It’s fairly simple, according to TechCrunch perspctv just counts how many times the two presidential candidates are mentioned, then creates graphs accordingly. Not too special, but to be fair, pretty cool in a way. Cool: perspctv provides a widget that you can embed in your blogs so you always know who’s twittered about more frequently.

Something that might pop up in the next German elections as well?

What will The Next Newsroom look like?


Mainstream American media have experienced shipwreck and newsrooms need to transform themselves to survive. Sounds harsh? Not if you ask Journalism That Matters (JTM). New media and the Social Web are both the challenge and the solution. How so? That’s the big question and there are no final answers yet.

JTM News Tools 08 (journalismthatmatters.wordpress.com) News Tools 08: The old news story. Image courtesy of Journalism That Matters. (Click the image or here for a larger version.)

Newsrooms face three challenges One thing is already clear, though: Newsrooms face three key challenges which are outlined in JTM’s Next Newsroom plan (PDF):

  • the revenue challenge
  • the technology challenge
  • the community challenge

One proposal of a kind of eco system of participatory and professional journalism (or hybrid participatory-professional news sites, as PhD candidate Sven Engesser of LMU, Munich calls it) is pictured below:

Journalism That Matters - News 08: An Emerging News Ecology. Image courtesy JTM News Tools 08: An Emerging News Ecology. Image courtesy of Journalism That Matters. (Click the image or here for a larger version.)

I’ll try to look into this more in-depth over the next few days, but wanted to share these links first. The picture above was created at News Tools 08, the most current JtM gathering that is focused on innovations for “journalism that matters.”. You can read up on it on the JTM website.

Re:publica 08 #3 (Law)


One of the best panels My favorite panel at re:publica was Henning Krieg‘s panel on law and blogging. At pretty much every other conference I missed out on Henning’s quite famous talks, and it was no surprise to find the room packed to the limits. Relaxed, informal and funny presentation, a lot of value for the regular blogger like yours truly. What about the infamous German imprint (“Impressum”), what kind of content am I allowed to use on my blog, who has rights to this photo, and what will a German judge count as an insult? Plenty of questions from the audience, lots of answers. If nothing else, the audience sure learned that the law can’t quite keep up with technology and common practice.

The slides are already online, but Henning is also planning a series of posts specifically about blogging and law. So keep an eye on his blog, Kriegs-Recht.de. (That is, if you’re interested in German blogging law and are fluent in German, of course.)

Re:publica 08 #2


Today is day 3 of re:publica 08, the last day of this year’s installment of this conference. Re:publica is the biggest and most important blogger & social media conference in Germany, organized largely by the Newthinking Team (i.e. the net activists whose most prominent member is probably Markus Beckedahl, author of Netzpolitik.org. Thanks Markus, and all the others who don’t get the same media attention.)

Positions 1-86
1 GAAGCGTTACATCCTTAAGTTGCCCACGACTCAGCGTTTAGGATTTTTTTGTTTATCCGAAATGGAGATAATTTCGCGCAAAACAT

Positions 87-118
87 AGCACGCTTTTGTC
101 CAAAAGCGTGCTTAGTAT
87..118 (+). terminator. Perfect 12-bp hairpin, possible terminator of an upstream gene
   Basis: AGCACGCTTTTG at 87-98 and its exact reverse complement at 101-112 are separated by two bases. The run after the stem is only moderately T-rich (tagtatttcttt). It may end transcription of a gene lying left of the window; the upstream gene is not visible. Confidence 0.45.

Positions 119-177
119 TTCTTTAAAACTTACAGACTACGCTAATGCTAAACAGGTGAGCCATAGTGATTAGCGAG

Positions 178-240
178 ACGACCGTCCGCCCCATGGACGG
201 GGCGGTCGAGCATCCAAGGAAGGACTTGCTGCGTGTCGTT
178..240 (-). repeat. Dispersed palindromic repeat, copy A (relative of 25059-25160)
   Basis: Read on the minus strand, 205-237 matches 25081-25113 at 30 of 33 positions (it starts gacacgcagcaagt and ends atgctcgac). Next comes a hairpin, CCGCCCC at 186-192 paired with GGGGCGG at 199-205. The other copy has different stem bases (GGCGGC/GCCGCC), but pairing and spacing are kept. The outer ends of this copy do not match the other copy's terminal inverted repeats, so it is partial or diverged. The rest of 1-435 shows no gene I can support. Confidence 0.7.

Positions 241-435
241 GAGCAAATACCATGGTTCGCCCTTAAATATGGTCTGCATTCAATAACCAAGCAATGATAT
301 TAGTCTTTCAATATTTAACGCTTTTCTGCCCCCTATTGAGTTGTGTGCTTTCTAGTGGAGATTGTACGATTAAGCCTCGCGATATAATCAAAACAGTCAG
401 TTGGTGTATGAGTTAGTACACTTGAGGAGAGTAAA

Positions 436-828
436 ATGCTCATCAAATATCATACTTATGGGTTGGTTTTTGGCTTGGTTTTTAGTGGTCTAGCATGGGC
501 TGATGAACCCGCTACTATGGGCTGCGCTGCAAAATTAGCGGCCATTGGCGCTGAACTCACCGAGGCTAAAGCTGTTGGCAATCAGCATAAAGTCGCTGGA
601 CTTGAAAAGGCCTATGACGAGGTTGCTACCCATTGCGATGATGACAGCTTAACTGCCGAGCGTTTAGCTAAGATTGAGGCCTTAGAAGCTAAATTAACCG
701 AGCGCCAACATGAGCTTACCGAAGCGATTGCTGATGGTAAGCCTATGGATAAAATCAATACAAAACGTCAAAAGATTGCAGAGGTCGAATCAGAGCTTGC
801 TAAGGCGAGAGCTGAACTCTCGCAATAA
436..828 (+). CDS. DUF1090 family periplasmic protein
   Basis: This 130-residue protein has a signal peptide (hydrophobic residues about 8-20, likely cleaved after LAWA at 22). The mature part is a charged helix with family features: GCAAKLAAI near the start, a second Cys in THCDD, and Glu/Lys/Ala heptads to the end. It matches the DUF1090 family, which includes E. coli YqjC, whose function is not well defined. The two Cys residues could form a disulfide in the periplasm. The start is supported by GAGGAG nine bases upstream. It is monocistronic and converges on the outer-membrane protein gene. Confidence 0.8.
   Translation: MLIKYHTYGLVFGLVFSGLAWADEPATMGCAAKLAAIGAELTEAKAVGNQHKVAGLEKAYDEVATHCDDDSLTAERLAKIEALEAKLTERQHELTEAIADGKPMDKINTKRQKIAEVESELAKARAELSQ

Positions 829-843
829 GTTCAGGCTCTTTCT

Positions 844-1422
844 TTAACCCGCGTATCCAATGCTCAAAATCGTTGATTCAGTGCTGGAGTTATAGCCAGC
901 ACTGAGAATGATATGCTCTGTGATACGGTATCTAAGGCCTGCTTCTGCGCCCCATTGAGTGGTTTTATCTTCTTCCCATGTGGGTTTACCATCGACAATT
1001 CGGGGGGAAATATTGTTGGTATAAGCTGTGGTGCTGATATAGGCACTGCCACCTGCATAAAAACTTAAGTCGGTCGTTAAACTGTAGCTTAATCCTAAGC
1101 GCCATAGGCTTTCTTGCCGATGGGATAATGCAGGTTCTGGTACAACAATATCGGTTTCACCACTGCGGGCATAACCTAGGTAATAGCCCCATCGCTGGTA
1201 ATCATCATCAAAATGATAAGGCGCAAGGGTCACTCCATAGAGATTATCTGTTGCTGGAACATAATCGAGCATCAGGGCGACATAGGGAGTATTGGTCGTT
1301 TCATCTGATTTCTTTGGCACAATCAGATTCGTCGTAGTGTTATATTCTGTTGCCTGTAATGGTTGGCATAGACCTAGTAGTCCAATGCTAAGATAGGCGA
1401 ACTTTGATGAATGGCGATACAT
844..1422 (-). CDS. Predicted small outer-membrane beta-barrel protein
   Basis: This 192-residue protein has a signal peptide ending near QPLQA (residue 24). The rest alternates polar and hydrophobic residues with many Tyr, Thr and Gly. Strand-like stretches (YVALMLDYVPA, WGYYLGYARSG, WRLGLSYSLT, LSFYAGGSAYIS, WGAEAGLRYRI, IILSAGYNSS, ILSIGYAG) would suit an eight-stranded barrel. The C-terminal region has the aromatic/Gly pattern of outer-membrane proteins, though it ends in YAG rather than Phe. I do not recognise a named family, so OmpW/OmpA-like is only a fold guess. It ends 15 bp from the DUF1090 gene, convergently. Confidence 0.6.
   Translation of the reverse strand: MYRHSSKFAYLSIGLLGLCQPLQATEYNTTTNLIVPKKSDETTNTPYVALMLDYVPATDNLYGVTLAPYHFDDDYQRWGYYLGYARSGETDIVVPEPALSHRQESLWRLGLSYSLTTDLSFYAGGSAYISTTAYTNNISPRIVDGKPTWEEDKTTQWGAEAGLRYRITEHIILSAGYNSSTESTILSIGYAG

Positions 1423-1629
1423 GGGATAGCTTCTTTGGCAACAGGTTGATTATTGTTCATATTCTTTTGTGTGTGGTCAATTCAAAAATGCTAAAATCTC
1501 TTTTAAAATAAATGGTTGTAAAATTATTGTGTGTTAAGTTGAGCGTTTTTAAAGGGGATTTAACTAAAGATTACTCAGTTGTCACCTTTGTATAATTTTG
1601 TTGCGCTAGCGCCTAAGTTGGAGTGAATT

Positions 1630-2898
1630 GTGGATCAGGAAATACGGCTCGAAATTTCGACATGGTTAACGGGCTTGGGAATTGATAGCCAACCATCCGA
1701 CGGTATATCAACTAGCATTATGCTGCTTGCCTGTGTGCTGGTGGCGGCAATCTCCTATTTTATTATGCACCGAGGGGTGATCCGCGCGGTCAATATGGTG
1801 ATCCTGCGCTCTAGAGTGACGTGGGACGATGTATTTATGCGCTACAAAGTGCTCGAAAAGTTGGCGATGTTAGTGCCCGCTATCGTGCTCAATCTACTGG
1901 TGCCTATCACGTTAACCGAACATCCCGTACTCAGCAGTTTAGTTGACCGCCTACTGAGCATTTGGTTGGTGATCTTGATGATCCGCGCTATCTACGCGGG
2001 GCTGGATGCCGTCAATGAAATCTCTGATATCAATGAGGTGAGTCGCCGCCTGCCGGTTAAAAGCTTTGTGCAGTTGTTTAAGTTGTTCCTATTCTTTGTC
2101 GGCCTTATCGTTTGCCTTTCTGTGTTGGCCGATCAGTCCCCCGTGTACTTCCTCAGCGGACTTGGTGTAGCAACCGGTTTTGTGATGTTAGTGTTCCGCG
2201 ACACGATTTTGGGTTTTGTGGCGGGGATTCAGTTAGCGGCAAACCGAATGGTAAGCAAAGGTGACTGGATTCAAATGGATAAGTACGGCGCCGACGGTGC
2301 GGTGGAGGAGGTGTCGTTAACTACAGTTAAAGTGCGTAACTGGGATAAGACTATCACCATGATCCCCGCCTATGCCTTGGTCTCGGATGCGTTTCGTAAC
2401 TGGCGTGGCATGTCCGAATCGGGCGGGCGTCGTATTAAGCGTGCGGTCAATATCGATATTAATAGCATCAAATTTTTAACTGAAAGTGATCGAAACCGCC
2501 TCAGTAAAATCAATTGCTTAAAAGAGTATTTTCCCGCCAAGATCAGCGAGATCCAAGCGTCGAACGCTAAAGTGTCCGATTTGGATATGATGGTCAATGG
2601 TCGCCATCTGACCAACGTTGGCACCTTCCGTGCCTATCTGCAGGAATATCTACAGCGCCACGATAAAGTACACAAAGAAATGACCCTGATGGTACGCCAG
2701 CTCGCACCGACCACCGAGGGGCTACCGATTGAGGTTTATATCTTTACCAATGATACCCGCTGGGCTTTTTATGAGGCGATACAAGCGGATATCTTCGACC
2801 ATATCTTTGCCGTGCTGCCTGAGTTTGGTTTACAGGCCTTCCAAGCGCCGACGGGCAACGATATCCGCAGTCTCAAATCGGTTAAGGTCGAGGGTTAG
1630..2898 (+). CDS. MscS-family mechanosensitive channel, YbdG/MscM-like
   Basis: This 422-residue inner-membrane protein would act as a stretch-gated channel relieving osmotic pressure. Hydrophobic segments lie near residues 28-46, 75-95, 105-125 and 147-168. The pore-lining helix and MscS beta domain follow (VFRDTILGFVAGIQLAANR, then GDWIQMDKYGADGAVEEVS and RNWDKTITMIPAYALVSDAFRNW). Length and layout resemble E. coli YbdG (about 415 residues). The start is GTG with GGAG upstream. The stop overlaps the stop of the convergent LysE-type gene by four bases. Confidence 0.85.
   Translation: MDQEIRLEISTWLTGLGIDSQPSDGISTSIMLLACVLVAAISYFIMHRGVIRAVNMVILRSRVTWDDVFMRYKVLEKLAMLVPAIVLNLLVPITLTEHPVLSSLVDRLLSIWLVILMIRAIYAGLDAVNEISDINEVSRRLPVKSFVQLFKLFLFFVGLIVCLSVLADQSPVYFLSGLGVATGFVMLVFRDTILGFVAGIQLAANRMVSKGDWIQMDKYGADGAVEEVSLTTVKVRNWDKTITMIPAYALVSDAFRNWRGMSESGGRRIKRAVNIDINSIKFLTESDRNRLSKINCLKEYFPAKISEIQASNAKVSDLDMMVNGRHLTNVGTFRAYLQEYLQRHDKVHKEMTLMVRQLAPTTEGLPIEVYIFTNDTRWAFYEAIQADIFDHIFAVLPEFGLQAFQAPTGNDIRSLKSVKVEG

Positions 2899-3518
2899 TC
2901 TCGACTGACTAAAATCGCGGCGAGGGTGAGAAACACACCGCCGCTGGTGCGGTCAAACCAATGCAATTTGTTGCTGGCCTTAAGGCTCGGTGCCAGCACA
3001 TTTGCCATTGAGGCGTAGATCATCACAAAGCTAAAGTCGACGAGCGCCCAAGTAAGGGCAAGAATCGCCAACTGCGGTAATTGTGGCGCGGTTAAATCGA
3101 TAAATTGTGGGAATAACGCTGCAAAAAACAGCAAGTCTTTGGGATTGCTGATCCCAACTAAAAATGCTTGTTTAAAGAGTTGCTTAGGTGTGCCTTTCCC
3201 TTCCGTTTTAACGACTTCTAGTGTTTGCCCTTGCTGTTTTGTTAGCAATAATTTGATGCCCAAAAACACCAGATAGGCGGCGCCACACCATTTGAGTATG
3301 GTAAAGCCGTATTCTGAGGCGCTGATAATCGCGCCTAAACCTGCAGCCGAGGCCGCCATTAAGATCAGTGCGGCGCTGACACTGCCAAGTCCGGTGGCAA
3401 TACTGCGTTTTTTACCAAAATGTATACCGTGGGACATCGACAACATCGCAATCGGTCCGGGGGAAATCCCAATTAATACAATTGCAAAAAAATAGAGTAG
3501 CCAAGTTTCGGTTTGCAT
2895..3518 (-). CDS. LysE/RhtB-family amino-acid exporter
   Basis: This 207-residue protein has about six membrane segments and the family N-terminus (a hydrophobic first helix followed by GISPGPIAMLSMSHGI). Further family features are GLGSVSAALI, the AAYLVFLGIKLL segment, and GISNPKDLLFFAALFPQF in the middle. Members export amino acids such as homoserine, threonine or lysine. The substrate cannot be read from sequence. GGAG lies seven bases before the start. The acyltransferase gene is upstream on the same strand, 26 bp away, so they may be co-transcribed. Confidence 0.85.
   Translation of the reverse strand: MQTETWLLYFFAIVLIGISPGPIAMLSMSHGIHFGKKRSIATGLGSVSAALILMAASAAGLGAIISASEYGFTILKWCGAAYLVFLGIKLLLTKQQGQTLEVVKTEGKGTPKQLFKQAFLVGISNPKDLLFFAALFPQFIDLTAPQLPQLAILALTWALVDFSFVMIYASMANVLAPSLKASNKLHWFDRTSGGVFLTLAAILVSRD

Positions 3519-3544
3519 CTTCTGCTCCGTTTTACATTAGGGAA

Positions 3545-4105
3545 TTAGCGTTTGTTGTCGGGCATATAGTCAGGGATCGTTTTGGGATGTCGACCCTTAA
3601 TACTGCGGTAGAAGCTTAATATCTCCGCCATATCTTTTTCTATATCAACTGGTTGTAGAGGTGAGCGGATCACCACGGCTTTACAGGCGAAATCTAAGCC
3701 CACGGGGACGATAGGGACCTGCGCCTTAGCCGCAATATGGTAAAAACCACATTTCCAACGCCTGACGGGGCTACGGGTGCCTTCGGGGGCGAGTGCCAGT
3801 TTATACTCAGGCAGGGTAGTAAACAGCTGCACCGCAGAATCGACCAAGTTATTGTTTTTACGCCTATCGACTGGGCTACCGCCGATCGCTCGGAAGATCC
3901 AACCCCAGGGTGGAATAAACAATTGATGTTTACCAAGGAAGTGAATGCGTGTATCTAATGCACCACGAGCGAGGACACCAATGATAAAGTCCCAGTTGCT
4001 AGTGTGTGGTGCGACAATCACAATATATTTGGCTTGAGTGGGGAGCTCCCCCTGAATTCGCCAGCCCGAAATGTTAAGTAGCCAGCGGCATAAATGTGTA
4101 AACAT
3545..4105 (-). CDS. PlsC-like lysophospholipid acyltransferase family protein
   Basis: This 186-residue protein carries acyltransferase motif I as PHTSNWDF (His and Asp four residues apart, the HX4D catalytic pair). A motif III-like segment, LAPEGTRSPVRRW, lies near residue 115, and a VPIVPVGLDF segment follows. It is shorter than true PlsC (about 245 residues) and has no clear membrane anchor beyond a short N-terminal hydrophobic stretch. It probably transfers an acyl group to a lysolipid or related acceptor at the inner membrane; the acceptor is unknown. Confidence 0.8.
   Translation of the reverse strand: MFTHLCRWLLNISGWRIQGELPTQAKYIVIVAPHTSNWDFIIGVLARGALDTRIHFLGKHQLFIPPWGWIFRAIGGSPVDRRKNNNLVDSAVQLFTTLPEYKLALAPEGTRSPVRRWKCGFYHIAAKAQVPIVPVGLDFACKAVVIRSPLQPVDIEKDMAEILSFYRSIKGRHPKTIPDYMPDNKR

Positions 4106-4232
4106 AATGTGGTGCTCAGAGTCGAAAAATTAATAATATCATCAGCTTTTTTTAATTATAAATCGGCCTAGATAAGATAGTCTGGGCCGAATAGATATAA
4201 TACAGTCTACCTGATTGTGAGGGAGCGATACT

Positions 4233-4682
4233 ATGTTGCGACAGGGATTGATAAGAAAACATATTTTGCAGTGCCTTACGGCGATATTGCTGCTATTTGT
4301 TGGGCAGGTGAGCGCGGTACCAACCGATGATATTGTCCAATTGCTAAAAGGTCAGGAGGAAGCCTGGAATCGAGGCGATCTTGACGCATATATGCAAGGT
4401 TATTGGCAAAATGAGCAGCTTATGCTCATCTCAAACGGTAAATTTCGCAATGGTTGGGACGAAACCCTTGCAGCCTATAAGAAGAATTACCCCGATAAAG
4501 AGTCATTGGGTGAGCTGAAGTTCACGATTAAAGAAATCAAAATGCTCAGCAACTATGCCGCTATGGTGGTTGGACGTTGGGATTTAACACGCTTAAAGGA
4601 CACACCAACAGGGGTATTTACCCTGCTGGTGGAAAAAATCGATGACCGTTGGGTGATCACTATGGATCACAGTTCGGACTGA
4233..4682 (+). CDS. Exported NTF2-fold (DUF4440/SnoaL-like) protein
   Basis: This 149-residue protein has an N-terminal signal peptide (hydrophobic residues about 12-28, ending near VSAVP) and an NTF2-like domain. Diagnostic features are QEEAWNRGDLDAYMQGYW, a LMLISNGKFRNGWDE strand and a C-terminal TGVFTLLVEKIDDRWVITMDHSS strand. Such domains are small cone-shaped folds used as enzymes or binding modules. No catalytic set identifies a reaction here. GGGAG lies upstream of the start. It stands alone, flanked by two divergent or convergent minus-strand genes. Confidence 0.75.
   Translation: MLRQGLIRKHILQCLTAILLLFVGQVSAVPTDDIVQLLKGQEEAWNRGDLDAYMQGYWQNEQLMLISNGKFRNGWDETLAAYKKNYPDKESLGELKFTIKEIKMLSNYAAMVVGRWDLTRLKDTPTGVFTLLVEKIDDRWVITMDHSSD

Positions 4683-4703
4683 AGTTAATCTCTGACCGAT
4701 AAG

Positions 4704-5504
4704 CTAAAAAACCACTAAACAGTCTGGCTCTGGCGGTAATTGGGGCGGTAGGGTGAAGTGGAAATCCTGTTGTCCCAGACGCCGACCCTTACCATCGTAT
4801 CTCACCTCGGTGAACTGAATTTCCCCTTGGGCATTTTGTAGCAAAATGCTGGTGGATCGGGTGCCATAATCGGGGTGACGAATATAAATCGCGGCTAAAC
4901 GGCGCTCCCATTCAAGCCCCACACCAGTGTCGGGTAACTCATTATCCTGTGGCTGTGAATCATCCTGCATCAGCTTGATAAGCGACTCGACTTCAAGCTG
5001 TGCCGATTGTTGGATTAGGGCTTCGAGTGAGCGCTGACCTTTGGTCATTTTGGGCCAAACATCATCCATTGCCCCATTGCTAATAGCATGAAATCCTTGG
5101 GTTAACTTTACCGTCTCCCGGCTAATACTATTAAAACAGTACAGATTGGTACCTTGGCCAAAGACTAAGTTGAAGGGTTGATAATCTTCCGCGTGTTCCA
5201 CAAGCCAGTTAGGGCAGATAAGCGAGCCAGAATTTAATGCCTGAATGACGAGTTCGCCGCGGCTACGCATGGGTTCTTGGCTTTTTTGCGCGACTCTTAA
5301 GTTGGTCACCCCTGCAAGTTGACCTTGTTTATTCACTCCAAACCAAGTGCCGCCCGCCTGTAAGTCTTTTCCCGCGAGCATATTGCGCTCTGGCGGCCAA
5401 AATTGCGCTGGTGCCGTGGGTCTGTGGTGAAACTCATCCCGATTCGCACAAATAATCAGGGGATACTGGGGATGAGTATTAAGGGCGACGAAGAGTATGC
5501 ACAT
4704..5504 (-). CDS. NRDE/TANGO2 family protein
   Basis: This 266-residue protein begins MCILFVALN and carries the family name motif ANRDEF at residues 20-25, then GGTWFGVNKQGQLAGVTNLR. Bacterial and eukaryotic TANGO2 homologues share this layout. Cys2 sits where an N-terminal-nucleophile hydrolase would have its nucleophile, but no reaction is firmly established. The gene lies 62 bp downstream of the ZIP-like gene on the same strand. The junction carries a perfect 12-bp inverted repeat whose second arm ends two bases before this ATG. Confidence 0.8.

So far, it’s been a great event – the organization worked pretty much smoothly except for minor wireless outages, although of course the most interesting conversations happen in between session, in the lobby, the hallways, the surrounding bars.

Right now I’m sitting in a panel on video in political communication with pretty harmonic panelists (representatives of the Social Democrats, the Green Party, ver.di as well as social media scientist Jan Schmidt).

Turns out everybody agrees that yes, video plays a more and more important role in online election campaigns, but no, it’s not crucial yet. Also, I’m getting the impression that while the strategists know very well what to expect and how to use online media, but this seems rather detached from their constituencies’ new media expertise. Basically, whenever it’s time for an election campaign, the parties get out their new media toolkit and are surprised their voters don’t really care as much as they expected; maybe it’s because in between election campaigns the parties are not very active in social media?

I know of a few projects that look promising, like the Social Democratic Party’s social network meineSPD. (I’m sure there are others as well that I don’t know off the top of my head.) But generally, there’s hardly a political social media scene in Germany, although it’s growing. This is also what political journalists told me when I interviewed them for my M.A. thesis on the relevance of weblogs for political journalism in Germany. Their conclusion: There are no relevant, i.e. quote-worthy, political weblogs in Germany as of now. The journalists explicitly wished for better political weblogs, though.

Hopefully conferences like re:publica can help establish this kind of political blogosphere in Germany.